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Research Abstracts - 2006
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Methods for High-Throughput, High-Content Image-Based Screens

Thouis R. Jones (CSAIL), Anne Carpenter (Whitehead Institute for Biomedical Research), InHan Kang (CSAIL), Polina Golland (CSAIL), & David Sabatini (Whitehead Institute for Biomedical Research)


We are developing methods and algorithms for high-throughput image analysis for cell images. These are necessary to enable screens of visual phenotype in genome-scale perturbation experiments. Such methods are also valuable in drug discovery, where large libraries of compounds are screened in a high-throughput manner.

Our image analysis methods are geared towards gathering per-cell data from image-based assays. A single screen can produce hundreds of measurements on millions of individual cells. To explore such large amounts of data, we are working on visualization methods, as well as probabilistic models of cellular variation. Visualization of large cell populations allows a human to detect and separate out interesting outlier subpopulations ("hits") in a screen. Probabilistic methods can automatically find and characterize subpopulations that show a novel phenotype, though further interpretation may require human intervention.

cells segmentation
Drosophila cells stained for Actin,
and their segmentation as found by our algorithm [1].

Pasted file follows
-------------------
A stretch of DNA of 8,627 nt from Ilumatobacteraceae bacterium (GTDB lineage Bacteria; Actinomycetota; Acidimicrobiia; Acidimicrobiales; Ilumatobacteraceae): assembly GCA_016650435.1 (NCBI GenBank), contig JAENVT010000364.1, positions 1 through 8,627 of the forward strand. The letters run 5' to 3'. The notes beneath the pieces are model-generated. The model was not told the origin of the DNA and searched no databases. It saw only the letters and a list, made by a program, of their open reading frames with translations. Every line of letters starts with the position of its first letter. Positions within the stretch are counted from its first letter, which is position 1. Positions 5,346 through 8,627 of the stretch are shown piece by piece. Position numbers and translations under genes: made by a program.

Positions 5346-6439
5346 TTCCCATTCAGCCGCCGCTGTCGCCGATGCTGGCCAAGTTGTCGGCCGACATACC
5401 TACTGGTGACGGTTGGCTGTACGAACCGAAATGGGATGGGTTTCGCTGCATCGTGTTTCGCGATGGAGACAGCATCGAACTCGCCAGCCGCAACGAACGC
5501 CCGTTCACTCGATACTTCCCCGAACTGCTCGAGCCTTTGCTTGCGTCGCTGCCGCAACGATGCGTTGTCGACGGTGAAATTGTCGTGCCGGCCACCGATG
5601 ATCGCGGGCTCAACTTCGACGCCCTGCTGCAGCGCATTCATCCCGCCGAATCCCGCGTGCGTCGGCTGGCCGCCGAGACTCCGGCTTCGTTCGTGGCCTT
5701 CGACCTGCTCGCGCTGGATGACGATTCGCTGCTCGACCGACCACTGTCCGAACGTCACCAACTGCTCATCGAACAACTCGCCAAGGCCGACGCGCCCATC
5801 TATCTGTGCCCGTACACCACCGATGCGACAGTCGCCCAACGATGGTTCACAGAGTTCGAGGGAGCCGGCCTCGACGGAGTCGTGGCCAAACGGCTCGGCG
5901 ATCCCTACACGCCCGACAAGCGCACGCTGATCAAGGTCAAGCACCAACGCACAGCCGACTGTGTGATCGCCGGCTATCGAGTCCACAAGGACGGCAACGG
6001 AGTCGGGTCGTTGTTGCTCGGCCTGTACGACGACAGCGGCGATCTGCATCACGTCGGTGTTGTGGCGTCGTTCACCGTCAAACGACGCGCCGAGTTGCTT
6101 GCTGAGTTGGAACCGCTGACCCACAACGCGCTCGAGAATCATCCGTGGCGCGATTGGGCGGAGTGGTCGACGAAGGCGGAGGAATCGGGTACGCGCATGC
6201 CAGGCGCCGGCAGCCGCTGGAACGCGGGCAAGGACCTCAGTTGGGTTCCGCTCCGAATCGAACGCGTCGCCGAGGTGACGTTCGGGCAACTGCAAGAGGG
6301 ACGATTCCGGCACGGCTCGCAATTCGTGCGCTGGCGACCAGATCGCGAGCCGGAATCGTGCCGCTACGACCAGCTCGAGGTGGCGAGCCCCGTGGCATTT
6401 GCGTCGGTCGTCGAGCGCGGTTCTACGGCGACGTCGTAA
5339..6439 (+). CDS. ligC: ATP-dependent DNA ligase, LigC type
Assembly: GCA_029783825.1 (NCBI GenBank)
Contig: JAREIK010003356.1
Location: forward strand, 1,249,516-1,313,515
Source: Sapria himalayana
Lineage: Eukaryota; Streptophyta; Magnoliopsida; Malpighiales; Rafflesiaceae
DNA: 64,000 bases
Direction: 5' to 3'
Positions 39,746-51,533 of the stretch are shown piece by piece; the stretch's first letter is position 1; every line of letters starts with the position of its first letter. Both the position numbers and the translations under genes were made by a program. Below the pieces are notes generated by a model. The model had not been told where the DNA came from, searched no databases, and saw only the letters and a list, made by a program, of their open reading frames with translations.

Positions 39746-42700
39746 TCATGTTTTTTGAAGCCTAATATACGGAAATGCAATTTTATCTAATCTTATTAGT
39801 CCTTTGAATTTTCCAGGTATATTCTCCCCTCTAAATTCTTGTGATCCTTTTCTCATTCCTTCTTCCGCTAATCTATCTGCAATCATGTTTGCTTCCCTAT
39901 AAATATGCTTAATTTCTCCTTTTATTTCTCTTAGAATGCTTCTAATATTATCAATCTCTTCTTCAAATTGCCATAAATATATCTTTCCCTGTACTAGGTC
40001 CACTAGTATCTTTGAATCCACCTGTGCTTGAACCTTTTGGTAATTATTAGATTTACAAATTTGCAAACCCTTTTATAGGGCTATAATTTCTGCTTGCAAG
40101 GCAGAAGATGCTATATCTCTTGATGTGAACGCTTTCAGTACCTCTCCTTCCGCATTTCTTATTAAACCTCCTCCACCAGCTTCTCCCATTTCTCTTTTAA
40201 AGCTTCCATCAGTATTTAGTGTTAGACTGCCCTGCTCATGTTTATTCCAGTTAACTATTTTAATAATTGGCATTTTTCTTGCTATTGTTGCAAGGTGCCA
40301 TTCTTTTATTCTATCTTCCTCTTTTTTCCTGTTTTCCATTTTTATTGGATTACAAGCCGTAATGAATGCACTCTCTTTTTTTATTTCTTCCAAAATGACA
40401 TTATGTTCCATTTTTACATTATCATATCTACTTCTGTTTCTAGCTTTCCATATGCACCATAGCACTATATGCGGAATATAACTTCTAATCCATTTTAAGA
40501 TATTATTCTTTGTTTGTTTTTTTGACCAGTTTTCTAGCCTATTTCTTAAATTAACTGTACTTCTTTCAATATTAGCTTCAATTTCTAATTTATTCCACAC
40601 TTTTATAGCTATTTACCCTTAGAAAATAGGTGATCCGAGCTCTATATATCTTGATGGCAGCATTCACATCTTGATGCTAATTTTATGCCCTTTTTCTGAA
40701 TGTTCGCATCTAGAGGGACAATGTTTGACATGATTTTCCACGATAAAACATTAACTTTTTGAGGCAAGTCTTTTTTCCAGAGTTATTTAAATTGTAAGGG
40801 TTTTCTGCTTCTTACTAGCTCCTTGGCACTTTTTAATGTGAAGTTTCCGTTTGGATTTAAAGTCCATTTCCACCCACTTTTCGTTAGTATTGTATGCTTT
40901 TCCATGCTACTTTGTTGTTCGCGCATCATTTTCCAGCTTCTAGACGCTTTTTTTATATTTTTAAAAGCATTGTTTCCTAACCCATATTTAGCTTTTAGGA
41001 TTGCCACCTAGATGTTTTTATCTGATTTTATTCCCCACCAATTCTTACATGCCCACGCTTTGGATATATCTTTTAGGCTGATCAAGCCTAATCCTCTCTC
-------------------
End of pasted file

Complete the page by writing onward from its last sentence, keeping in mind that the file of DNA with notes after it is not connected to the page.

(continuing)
We are also exploring combinations of automatic and interactive methods, in which a user provides feedback to an online algorithm to build classifiers for cells (novel vs. uninteresting, resting vs. mitotic vs. apoptotic, ...). These classifiers can be used to search for genes or experimental conditions that cause an increase or decrease of a particular phenotype, to guide the user to hits of the desired type. This allows a very targeted exploration of the large amounts of data from image-based screens.

exploring per-cell data

Exploring per-cell measurements from a high-throughput, image-based screen.

[1] Thouis Jones, Anne Carpenter, and Polina Golland. Voronoi-Based Segmentation of Cells on Image Manifolds. In Computer Vision for Biomedical Image Applications, LNCS Vol. 3765, 2005.

[2] Anne E. Carpenter, Thouis R. Jones, Douglas B. Wheeler, David A. Guertin, In-Han Kang, Pollina Golland, and David M. Sabatini. CellProfiler: versatile software for high throughput image analysis. In preparation.

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